Is communism possible in today’s world?
People have made attempts to build communism for nearly two centuries. If it promises a utopia, what holds us back from creating it?
When did it all start?
What does the word “communism” invoke in our minds?
Some of us have read the Communist Manifesto studying at high school or university. Some remember the Berlin Wall or the USSR. Many of you can recall that China’s only ruling party is a Communist Party. There are hundreds of possible answers to what communism is all about, and some contradict each other.
So, instead of focusing on the boring theory, let’s look at it from a practical standpoint. Can people efficiently establish a communist society today? What has been standing in the way of building a communist future for all humanity?
The world has changed much since Karl Marx published the Communist Manifesto in 1848 and Das Kapital in the latter half of the 19th century. Here we’ll explore how communism could fit in today, socially and economically.
Truth to be told, people voiced ideas that could be deemed communist long before Karl Marx and Vladimir Lenin. For example, Plato was among the first to described some version of a “communist” society in his much-read Republic that dates back to the 4th century BCE.
We can find even more nuanced and fine descriptions of a “communist” society in Thomas More’s Utopia and Tomazzo Campanella’s The City of the Sun. These two 16th-century philosophers described communities with no property, no money, no religion, no greed, no crimes, and universal love between all people. Pretty much like in John Lennon’s Imagine, right?
Karl Marx and Friedrich Engels were the principal theorists of communism, combining theories of sociology, economics, and psychology to create a concept of advancing humanity to a next stage. Their prime concern was with the mode of production—how people divide power and work in society to survive. In their view, social progress runs, roughly speaking, from “cruel” modes of production to more “humane” ones.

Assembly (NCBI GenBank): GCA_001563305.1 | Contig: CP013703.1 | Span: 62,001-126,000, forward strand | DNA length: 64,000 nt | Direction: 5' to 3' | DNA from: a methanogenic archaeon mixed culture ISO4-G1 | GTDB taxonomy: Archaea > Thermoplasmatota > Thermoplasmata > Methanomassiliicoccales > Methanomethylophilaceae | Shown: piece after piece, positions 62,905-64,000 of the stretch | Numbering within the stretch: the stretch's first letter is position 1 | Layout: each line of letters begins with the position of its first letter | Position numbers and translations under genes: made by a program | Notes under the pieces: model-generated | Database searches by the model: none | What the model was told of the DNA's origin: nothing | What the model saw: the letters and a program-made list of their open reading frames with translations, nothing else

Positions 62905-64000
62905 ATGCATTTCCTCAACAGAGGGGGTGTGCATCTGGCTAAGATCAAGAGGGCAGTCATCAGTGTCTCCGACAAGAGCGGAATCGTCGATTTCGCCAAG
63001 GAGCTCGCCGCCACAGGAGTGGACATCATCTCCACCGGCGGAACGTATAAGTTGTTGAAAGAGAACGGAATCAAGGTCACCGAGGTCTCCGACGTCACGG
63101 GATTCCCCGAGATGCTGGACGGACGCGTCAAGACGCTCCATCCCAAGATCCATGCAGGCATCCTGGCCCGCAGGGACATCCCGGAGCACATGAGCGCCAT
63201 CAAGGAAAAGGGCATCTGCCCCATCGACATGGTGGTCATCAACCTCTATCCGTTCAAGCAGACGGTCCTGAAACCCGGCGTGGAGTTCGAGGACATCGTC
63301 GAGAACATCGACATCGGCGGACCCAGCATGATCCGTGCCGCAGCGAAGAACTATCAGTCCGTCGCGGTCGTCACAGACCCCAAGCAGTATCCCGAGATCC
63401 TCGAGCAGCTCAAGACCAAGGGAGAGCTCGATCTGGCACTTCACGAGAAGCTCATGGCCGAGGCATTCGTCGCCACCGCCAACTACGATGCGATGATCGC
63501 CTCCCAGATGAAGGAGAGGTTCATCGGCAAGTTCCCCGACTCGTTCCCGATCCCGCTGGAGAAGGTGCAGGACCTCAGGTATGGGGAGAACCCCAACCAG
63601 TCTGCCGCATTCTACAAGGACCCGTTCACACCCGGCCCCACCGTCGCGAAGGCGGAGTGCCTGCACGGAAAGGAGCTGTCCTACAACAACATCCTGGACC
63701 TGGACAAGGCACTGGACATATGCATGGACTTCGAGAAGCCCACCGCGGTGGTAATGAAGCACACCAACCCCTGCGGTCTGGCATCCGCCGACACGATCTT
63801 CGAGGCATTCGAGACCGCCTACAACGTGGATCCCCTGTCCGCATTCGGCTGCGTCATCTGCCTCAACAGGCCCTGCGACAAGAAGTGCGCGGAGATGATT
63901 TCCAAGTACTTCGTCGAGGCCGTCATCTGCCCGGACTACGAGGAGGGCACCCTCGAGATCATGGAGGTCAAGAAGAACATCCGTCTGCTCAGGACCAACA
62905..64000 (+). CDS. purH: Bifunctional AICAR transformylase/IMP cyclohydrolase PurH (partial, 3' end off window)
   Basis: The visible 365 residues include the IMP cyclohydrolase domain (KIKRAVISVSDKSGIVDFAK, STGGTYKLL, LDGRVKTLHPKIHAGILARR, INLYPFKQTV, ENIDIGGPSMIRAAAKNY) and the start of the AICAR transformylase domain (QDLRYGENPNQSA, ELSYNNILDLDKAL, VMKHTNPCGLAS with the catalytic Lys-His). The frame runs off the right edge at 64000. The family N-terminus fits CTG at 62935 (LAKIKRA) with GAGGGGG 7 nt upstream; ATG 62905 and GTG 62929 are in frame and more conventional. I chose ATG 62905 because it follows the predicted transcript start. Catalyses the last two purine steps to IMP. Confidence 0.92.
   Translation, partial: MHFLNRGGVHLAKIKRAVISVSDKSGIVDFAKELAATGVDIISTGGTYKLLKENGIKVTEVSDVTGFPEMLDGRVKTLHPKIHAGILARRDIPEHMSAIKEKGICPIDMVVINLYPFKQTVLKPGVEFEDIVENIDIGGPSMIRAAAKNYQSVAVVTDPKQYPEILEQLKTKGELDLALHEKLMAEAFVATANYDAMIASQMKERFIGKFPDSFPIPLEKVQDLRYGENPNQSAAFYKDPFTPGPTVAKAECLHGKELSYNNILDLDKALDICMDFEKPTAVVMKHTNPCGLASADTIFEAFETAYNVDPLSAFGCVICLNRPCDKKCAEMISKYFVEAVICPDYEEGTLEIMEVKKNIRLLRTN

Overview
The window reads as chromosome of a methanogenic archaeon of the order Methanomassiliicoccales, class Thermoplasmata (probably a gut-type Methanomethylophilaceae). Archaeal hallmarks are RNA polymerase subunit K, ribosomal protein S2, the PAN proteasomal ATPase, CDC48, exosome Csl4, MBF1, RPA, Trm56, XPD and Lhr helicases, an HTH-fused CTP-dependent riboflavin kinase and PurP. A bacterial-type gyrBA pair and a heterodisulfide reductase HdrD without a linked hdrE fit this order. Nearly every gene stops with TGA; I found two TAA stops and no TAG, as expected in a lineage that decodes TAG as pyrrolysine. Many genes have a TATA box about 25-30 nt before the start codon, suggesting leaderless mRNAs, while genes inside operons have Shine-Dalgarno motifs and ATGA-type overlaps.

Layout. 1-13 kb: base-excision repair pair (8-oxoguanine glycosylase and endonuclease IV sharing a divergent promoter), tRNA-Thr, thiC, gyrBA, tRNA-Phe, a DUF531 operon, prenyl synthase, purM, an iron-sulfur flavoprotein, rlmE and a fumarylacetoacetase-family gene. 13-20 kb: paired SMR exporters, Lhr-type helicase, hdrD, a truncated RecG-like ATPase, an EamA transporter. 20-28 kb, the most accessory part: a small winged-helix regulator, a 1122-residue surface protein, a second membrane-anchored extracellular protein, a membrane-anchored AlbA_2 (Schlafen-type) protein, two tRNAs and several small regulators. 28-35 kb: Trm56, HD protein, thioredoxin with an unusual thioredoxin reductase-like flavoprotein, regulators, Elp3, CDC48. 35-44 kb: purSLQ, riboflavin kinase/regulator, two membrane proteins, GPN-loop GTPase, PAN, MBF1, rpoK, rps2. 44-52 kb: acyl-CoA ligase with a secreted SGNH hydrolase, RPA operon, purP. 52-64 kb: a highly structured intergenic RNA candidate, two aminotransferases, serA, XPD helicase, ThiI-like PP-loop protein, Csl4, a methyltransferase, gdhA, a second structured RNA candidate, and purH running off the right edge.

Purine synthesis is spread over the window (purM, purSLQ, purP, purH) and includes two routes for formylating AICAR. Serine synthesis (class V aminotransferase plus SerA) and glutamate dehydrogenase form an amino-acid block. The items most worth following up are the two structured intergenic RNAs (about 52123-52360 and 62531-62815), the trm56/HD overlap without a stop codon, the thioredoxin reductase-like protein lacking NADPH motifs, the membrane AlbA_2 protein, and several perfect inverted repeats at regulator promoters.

According to Marx, we’d lived in a “slavery mode of production” where most people were slaves and worked for their masters without any payment, getting only food and shelter. In feudalism, most people were serfs and had to give some part of what they produced to a lord. Now we live in a capitalist society where a small class of people own means of production and pay some wages to workers who do productive jobs. Controlling the access to factories, natural resources, and transportation, these few are the only ones to decide how much their workers receive.
Marx and Engels saw the injustice in that the workers do “real jobs,” whereas the capitalists live off the profits of their work. To fix the society, according to them, the access to means of production should become collective.
In a nutshell, communism seeks to justly divide the benefits what people produce between everyone. As long as selected individuals own the means of production, only few get richer, and the majority spends their lives in never-ending “wage slavery.”